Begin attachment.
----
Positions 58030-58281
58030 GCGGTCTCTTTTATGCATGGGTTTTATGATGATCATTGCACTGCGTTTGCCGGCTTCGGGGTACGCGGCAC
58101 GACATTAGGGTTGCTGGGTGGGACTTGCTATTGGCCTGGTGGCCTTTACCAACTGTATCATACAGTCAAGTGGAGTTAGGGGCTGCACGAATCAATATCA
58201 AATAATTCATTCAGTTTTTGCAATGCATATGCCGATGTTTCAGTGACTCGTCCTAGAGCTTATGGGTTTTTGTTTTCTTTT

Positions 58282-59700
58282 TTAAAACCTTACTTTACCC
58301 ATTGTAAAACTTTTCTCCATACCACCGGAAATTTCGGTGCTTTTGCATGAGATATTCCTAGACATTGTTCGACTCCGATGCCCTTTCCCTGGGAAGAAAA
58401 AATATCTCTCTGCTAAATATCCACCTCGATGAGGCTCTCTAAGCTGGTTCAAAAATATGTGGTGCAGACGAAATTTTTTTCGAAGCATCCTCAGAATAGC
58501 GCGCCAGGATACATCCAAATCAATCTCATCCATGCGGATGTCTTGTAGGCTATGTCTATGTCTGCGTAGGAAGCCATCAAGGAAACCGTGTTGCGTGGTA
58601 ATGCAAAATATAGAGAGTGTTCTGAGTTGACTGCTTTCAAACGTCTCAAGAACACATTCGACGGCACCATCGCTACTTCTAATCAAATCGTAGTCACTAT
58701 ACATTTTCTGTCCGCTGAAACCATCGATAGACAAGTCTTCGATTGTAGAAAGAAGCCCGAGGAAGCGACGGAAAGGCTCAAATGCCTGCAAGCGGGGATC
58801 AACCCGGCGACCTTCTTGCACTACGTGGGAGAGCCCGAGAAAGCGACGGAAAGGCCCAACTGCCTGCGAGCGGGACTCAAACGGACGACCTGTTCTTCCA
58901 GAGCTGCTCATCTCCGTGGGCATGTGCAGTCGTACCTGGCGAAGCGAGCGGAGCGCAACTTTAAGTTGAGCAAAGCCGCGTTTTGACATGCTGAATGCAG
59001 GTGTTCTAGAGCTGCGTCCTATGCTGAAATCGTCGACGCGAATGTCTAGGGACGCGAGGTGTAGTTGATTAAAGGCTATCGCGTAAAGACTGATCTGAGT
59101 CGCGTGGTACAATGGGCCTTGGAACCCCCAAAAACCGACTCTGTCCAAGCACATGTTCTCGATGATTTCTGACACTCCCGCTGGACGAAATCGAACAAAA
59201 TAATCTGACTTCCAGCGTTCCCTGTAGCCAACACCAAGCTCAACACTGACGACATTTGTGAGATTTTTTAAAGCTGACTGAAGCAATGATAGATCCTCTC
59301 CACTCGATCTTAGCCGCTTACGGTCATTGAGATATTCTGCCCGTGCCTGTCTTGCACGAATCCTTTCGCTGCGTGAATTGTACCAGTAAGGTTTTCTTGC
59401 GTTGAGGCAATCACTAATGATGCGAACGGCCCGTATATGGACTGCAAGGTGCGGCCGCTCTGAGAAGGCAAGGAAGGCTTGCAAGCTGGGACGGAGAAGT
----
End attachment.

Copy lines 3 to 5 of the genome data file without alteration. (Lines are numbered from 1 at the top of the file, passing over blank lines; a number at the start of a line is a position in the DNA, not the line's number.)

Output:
58101 GACATTAGGGTTGCTGGGTGGGACTTGCTATTGGCCTGGTGGCCTTTACCAACTGTATCATACAGTCAAGTGGAGTTAGGGGCTGCACGAATCAATATCA
58201 AATAATTCATTCAGTTTTTGCAATGCATATGCCGATGTTTCAGTGACTCGTCCTAGAGCTTATGGGTTTTTGTTTTCTTTT

Positions 58282-59700